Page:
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The State Visa Bulletin's your guide to filing – QNS.com

The State Visa Bulletin’s your guide to filing

Q. When can I file my permanent residence application? My brother, a U.S. citizen, filed a relative petition for me in December 1997. I know that I qualify to interview in the United States, but I’m not clear about when I can file.
-Veronica Stafford, Brooklyn

Q. You may apply now for permanent residence unless you are a national of India, Mexico or the Philippines. Nationals of all other countries in your category - the fourth family preference for the brother or sister of a U.S. citizen - are eligible for permanent residence if their U.S.-citizen sibling petitioned for them before January 1, 1998. Nationals of the other countries and applicants whose petitions were filed January 1, 1998, or later must wait.
I found out that you qualify to immediately file by checking the U.S. Department of State Visa Bulletin. The bulletin guides the U.S. Citizenship and Immigration Services in granting permanent residence in the family and employment preference categories. The bulletin tells the agencies which immigrants can get visas in a particular month.
The agencies need the bulletin because the law limits the number of individuals who can immigrate each year in those categories. When more people want visas than are available, a backlog develops. When that happens, we say the category is oversubscribed and the State Department announces a cutoff date. To get permanent residence in an oversubscribed category, an immigrant must have a priority date that is prior to the cutoff date listed in the bulletin.
In a family-based immigration case, an applicant’s priority date is the date the USCIS receives a petition filed for that applicant. In an employment-based case, the priority date is the date the Labor Department receives an application to certify a worker as eligible for permanent residence or, where the law does not require a labor certification, the day the USCIS receives an employment-based petition.
When an applicant’s priority date is before the visa bulletin cutoff date, his or her case is current and he or she can submit an application for adjustment of status if interviewing here or apply for permanent residence at a U.S. consulate abroad.
Sometimes all the visas allocated for a category are used up for a given year. Visas for those applicants are then unavailable, and no more visas are issued in that category until the next fiscal year begins on October 1.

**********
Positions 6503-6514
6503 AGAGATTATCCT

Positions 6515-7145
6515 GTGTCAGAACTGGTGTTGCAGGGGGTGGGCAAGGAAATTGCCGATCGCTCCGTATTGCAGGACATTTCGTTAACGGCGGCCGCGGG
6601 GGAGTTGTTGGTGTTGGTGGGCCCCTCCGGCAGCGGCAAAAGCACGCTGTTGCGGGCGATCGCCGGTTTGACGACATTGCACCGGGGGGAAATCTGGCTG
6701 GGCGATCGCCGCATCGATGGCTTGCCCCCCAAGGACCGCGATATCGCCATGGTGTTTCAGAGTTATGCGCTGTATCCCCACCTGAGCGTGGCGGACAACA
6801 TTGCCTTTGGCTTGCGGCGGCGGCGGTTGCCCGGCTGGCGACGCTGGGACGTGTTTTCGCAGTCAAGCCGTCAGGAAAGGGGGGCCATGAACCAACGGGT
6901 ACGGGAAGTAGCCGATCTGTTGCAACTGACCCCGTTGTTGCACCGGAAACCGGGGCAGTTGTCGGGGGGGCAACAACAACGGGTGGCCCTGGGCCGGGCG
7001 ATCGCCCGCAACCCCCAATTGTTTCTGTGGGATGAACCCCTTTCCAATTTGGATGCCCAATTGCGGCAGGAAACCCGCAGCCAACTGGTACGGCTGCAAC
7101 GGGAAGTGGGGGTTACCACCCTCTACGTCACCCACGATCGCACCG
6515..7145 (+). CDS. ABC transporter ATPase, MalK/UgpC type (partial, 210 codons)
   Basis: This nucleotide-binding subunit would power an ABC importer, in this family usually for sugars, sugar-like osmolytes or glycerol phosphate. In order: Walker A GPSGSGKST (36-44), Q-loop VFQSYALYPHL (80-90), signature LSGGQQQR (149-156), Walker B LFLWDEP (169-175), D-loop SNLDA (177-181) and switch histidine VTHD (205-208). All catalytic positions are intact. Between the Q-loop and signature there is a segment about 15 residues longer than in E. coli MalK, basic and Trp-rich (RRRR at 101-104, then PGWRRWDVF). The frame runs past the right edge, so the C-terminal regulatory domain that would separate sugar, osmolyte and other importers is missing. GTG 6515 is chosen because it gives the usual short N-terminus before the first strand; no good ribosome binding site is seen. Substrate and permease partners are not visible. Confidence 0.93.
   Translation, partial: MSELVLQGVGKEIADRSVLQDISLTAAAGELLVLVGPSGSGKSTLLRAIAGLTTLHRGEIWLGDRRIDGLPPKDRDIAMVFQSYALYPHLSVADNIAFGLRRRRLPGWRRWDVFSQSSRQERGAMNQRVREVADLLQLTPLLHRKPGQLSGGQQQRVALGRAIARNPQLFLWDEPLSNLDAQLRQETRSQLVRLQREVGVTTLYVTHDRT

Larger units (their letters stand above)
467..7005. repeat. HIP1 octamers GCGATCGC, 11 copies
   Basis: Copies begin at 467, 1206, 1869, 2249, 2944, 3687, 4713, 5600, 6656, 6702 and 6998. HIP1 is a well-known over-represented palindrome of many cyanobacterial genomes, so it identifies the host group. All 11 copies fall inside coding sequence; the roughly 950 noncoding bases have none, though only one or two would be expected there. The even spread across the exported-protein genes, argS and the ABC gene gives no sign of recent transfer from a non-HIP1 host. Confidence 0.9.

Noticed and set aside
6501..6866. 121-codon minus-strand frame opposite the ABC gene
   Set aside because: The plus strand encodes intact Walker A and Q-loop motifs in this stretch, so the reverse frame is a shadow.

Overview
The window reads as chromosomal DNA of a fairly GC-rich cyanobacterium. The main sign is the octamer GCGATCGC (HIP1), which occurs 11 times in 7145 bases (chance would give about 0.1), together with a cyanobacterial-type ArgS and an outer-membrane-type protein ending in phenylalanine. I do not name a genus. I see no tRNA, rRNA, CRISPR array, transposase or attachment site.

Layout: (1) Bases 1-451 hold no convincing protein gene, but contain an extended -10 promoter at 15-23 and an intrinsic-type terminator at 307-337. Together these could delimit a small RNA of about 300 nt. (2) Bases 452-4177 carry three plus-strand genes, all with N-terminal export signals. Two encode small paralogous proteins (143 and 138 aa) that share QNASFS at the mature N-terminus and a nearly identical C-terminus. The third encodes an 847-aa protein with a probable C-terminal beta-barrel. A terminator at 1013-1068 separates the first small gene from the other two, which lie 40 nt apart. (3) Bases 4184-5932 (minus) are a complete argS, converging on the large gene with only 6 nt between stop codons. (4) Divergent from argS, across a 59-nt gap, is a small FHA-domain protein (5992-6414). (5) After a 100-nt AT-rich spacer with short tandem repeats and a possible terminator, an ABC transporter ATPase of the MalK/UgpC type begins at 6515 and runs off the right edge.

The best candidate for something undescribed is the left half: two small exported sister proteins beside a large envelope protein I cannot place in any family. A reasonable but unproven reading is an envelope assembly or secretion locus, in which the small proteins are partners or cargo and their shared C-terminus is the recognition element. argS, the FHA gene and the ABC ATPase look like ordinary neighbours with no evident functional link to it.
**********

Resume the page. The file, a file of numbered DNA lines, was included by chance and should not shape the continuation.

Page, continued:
You do not need a special friend at the State Department to see each month’s bulletin. You check it on the Internet at https://travel.state.gov/visa/frvi/bulletin/bulletin_1360.html.
You also can have the Visa Bulletin e-mailed to you by writing listserv@calist.state.gov. In the message part of the e-mail, write Subscribe Visa-Bulletin First name/Last name (example: Subscribe Visa-Bulletin Sally Doe).
Finally, you also can get the information by calling the Visa Bulletin line at 202-663-1541. The State Department issues the bulletin around the 12th of each month.
Note that some family-based immigrants get immigrant visas outside the quota system in the immediate relative of a U.S. citizen category. For immediate relatives, the law provides an unlimited number of visas – they do not have to wait in line. The immediate relative category includes the following relatives of U.S. citizens: spouse; unmarried child younger than 21, parent, where the petitioning U.S. citizen child is 21 or older, and sometimes the widow/widower of a U.S. citizen.

Wife is undocumented
Q. My wife is undocumented and her son is overseas. I am a U.S. citizen. How can I bring my wife’s son to the United States?
- Mr. Issam, New York

A. If your wife’s son was not yet 18 when you married her, you can petition to bring him to the U.S. Immigration law recognizes a parent/child relationship between a stepparent and a stepchild if the marriage creating the relationship takes place before the child turns 18.

Allan Wernick is a lawyer and director of the City University of New York Citizenship and Immigration Project. He is the author of “U.S. Immigration and Citizenship - Your Complete Guide, Revised 4th Edition.” Send questions and comments to Allan Wernick, Daily News, 450 West 33rd Street, New York, N.Y. 10001. Professor Wernick’s web site is www.allanwernick.com.

Allan Wernick’s Immigration column is reprinted from the Thursday, October 16 edition of the New York Daily News.

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